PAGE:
The Portland Public Schools board voted 6-to-1 Wednesday evening to split up and move a program for talented and gifted students. District administration has struggled for months to relocate the ACCESS Academy, having tried and abandoned three previous plans.
The decision overcame opposition from parents, staff members and a student who testified. They questioned the district’s ability to carry out a thoughtful transition, and they blasted the district’s quick timeline.
They got no argument out of school board members when it came to how the decision had come before them.
“There’s pretty much nothing about this process that has been good,” said board member Rita Moore.
The proposed sites were announced just this week, and only a handful of people from the affected schools had a chance to comment, on Wednesday — the day of the vote.
Some asked for ACCESS to be allowed to stay where it is for a year. But the district is already pursuing a complicated set of changes, which involve that building.
Even so, board member Paul Anthony pressed the district administration on considering alternatives that would keep ACCESS at the Rose City Park school building.
“Can we just leave ACCESS at Rose City Park, and distribute the projected students for Rose City Park to Lee, Scott and Vestal — do we have the numbers for that?” Anthony asked.
Deputy Superintendent Yvonne Curtis told Anthony that administrators and a parent-staff advisory group didn’t look at that possibility, because a previous board vote had already precluded it — by opening a middle school at Roseway Heights and designating Lee, Rose City Park, Scott and Vestal as feeder elementaries to it.
Later, another school board member, Scott Bailey, contended that the numbers wouldn’t pencil out for what Anthony was suggesting.
The discussion Wednesday began with a second set of possible schools as an “Option B,” for ACCESS: Peninsula and Woodlawn in North Portland. It was a less expensive option, according to PPS calculations — at roughly $600,000 rather than $1.1 million for the recommended move. But it would have meant putting ACCESS students in sixth through eighth grades at a building otherwise occupied by elementary students, a situation that wasn’t considered ideal.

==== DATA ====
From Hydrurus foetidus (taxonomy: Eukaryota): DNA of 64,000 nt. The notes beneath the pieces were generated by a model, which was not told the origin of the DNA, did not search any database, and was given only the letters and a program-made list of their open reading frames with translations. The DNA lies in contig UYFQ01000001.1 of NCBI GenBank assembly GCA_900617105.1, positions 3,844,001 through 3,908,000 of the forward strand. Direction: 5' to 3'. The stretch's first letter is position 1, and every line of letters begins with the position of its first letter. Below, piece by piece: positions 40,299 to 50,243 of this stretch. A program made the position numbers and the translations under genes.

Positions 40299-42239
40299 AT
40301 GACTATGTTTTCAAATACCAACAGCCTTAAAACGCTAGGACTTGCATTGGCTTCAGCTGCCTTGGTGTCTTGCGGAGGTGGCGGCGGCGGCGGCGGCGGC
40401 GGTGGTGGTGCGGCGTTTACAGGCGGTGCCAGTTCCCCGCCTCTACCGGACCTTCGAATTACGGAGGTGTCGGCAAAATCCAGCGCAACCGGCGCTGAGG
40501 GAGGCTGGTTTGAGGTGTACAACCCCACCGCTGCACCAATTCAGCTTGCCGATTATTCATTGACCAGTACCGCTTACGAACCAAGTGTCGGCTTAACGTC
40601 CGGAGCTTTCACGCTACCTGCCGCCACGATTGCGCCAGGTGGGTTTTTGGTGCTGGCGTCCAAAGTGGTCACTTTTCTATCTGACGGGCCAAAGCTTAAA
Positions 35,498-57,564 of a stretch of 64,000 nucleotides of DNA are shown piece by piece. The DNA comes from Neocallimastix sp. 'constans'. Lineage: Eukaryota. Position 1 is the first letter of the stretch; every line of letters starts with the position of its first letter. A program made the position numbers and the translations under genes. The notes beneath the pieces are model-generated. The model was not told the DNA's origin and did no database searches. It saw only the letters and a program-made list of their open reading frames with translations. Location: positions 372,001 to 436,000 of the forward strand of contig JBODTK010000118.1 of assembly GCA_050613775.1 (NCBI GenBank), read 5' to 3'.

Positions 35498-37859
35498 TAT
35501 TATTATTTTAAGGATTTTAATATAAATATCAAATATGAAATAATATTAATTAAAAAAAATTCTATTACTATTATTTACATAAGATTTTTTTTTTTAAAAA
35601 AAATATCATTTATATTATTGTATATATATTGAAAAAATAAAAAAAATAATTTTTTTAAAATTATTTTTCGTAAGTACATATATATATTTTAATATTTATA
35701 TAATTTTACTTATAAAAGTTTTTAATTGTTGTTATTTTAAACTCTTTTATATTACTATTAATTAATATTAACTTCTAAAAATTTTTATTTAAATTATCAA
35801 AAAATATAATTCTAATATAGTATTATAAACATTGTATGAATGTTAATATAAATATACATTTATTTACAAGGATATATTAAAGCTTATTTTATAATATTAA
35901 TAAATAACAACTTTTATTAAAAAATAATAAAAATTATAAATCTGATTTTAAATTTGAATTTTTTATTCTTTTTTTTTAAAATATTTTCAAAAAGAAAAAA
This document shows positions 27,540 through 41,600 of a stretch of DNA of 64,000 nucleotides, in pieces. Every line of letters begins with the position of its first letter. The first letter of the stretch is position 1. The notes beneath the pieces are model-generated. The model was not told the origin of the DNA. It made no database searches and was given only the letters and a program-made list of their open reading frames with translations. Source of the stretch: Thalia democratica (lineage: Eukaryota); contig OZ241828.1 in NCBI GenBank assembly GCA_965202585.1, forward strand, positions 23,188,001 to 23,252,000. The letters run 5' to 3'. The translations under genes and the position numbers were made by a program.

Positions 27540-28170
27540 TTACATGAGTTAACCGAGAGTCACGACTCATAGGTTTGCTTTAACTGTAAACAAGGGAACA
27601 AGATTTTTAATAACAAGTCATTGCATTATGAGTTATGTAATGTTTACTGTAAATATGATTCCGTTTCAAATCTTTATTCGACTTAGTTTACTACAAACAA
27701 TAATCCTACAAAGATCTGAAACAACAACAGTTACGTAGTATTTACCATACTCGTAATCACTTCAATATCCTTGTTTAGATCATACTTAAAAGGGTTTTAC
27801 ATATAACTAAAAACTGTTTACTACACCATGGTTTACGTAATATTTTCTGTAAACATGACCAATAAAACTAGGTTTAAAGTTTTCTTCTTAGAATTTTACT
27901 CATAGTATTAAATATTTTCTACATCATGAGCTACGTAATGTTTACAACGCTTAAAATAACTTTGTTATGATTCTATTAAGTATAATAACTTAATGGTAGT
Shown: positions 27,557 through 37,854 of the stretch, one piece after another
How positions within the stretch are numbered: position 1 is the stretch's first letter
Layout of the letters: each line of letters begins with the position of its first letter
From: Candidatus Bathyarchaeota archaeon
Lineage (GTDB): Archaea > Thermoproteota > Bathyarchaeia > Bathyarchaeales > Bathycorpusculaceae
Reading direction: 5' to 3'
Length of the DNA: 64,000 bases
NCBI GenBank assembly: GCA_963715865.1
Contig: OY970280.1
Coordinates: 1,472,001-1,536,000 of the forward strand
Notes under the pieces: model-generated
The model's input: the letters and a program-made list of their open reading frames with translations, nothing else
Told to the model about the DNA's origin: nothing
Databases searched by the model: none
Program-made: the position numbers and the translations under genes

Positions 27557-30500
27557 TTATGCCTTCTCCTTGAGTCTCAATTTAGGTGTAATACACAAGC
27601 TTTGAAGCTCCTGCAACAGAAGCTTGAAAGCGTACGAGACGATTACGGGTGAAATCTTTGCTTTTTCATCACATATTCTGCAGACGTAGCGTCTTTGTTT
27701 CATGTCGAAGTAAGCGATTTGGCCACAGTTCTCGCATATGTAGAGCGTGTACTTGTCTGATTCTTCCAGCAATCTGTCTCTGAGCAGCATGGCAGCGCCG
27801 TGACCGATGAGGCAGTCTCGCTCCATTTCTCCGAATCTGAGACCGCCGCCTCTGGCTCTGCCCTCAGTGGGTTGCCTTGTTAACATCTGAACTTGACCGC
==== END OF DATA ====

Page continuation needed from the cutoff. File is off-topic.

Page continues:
Guerrero downplayed these losses.
“You would hear this from any principal,” Guerrero said. “I’ve been a principal, of course, I’m going to maximize every space I have to maximize services, supports and electives for students.”
But the most blistering critiques of the proposal came from parents, staff members and an ACCESS student.
Vestal kindergarten teacher Anna DeVille asked tough questions about the recommendation to move five grades of the 330-student ACCESS school to her predominantly low-income school on Northeast 82nd Avenue. She pointed out that Vestal is largely students of color, while ACCESS is predominantly white.
“Co-locating ACCESS … is a huge issue of equity. The influx of ACCESS would almost outnumber the students from our neighborhood and will change the school community — how will our trauma-impacted kids navigate a new and very different community?” asked DeVille.
Vestal supporter Kate Sage echoed DeVille, telling school board members, “The irony is not lost on us that a program titled ‘ACCESS’ will be housed in a community who has been denied access to so many things. We have been told so many times by PPS, ‘we are sorry, we didn’t do this process right, we didn’t treat you equitably, we will do better next time’. Well, this is the next time.”
No one testified on behalf of Lane Middle School.
The recommendation didn’t get a better reception from ACCESS representatives or from a member of the district’s advisory committee for talented and gifted students.
As the district prepared to vote on a recommendation, the opposition and questions continued.
Fourth-grader Kirin Cowell-Shah questioned the wisdom of splitting up ACCESS at all. He contended that ACCESS works best as a complete school because students can more easily find classes that accommodate their learning needs. For instance, Cowell-Shah is taking an advanced math class, and would expect to continue with higher-level math next year. But that course would not typically be offered at an elementary school.
“How are you going to do that? Do you expect me not to study math for an entire year? Are you going to have a computer teach me?” asked Cowell-Shah.
Board members suggested the two schools are not likely to be their long-term homes. They spoke of other facilities that will be available in the coming years, and further assessments of programs and buildings, which could open up additional possibilities in the years to come for ACCESS and other special programs.
Editor’s note: An earlier version of this story incorrectly stated Kirin Cowell-Shah’s level of math. OPB regrets the error.